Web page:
Companies that underwrite homeowners’ insurance policies are seeking another massive rate hike in North Carolina, with coastal areas again taking the brunt of the proposal.
“Rising insurance costs are a real concern and will add to the increasing inability of North Carolinians to realize the dream of home ownership,” said Outer Banks Association of Realtors Government Affairs Director Donna Creef.
“I understand that insurance rates need to accurately reflect the risks, but 45% increases are not reasonable or sustainable,” Creef said.
It’s the first request filed by the N.C. Rate Bureau on homeowners’ insurance policies since a 2021 settlement with the state’s Department of Insurance which raised rates across our entire area of 9.9% and blocked any new rate change proposals until 2024.
The N.C. Rate Bureau represents companies that write insurance policies in the state and is a separate entity from the Department of Insurance.
The filing released late Friday by Insurance Commissioner Mike Causey calls for a statewide average increase of 42.2% effective August 1.
Along the Outer Banks, policies would increase by 45.1% from Carova to Ocracoke. The rest of Currituck, Dare and Hyde would go up 33.9%.
“Coupled with the dwelling rate increase that was filed last year that is still making its way through the process, this homeowners filing represents a double whammy for property owners,” Creef said.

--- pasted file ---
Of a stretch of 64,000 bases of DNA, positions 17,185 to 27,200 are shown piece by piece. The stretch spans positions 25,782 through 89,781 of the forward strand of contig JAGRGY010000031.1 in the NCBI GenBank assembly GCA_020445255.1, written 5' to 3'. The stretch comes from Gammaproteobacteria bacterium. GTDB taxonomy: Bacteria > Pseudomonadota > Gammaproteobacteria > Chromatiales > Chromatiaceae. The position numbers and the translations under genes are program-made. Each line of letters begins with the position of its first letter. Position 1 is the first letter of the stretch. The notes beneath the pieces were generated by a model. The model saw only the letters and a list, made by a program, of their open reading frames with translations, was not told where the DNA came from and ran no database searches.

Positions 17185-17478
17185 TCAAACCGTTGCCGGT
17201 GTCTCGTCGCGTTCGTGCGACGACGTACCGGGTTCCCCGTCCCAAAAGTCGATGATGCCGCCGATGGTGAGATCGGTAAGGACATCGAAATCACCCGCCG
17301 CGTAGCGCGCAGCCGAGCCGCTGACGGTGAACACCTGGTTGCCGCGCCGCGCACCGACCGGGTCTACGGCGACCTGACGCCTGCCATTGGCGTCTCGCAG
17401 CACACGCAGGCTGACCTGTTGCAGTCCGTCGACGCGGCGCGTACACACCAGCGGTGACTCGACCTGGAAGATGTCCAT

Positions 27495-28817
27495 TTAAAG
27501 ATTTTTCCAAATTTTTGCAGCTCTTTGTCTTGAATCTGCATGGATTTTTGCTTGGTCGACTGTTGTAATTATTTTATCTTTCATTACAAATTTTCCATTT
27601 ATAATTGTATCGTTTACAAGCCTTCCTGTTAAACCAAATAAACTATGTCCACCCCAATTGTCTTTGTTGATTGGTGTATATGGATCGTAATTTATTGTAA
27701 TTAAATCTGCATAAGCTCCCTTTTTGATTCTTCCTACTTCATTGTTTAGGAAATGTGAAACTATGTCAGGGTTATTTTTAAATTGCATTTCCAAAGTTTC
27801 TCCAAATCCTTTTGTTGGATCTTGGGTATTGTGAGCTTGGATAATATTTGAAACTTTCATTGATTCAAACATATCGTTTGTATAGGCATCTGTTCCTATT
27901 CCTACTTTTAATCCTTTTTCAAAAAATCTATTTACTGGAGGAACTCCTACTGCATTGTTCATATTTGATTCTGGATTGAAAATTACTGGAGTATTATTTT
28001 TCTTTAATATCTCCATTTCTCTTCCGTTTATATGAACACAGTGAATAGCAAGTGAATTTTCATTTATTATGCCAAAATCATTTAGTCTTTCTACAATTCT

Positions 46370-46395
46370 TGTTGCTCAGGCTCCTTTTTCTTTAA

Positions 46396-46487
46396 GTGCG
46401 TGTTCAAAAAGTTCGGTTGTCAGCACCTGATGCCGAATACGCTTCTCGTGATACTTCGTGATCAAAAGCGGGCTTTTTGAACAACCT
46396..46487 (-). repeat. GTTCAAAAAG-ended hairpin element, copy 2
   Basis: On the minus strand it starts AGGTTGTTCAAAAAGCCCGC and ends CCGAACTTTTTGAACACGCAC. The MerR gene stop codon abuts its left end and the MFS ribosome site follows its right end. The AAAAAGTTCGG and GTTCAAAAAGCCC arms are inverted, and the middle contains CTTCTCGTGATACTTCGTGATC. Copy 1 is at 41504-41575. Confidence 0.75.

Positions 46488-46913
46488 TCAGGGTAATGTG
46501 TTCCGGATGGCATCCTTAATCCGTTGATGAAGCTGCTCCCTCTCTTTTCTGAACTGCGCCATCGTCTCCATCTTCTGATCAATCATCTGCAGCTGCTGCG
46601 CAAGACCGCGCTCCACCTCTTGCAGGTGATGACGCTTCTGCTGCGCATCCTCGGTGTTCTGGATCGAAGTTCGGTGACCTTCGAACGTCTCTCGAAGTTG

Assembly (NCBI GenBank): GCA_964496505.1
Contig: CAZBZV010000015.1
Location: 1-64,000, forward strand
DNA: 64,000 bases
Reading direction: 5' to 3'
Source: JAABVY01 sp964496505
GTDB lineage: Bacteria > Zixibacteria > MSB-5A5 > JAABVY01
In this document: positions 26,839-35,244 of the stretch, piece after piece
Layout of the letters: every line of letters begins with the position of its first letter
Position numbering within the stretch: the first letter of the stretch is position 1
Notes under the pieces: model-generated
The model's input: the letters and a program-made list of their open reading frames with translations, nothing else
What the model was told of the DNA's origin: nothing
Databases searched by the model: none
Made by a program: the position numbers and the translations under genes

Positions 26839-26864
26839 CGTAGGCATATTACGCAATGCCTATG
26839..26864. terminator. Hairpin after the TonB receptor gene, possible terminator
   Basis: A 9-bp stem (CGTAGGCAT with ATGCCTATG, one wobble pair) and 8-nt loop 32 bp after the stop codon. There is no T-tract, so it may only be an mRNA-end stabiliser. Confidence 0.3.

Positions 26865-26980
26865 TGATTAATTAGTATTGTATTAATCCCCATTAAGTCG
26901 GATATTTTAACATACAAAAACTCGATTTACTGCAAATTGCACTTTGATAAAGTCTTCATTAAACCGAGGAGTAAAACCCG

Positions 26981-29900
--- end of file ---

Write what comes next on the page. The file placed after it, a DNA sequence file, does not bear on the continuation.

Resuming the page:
Camden, Chowan, Pasquotank, Perquimans, Tyrrell, and Washington counties face a 25.6% increase, and Gates County a rise of 30.4%.
Bertie and Martin are in a group of counties that includes Greenville, where the proposed rate increase is 57.8%.
And along the central and southeastern beach areas of the state from Atlantic Beach to the South Carolina border, the companies want an increase of 99.4%, while hitting up areas just inland like Wilmington and Jacksonville for 71.4%.
The request follows some insurance carriers pulling out of the region entirely, including Nationwide which dropped over 10,000 homeowner policyholders in coastal North Carolina last year.
At the same time, owners of rental homes face an increase of more than 75 percent on some new and renewing wind and hail policies, as well as a request to raise fire insurance rates for dwelling policies.
“I urge all Outer Banks residents to submit comments to Commissioner Causey about this latest rate filing,” Creef said.
The process for the homeowners’ insurance rate filing is as follows:
- A public comment forum will be held to listen to public input on the North Carolina Rate Bureau’s rate increase request at the North Carolina Department of Insurance’s Jim Long Hearing Room on Jan. 22 from 10 a.m. to 4:30 p.m. The Jim Long Hearing Room is in the Albemarle Building, 325 N. Salisbury St., Raleigh, N.C. 27603.
- A virtual public comment forum will be held simultaneously with the in-person forum on Jan. 22 from 10 a.m. to 4:30 p.m. The link to this virtual forum will be: https://ncgov.webex.com/ncgov/j.php?MTID=mb3fe10c8f69bbedd2aaece485915db7e
- Emailed public comments should be sent by Feb. 2 to: NCDOI.2024Homeowners@ncdoi.gov.
- Written public comments must be received by Kimberly W. Pearce, Paralegal III, by Feb. 2 and addressed to 1201 Mail Service Center, Raleigh, N.C. 27699-1201.
All public comments will be shared with the North Carolina Rate Bureau. If Department of Insurance officials do not agree with the requested rates, the rates will either be denied or negotiated with the North Carolina Rate Bureau. If a settlement cannot be reached within 50 days, the Commissioner will call for a hearing.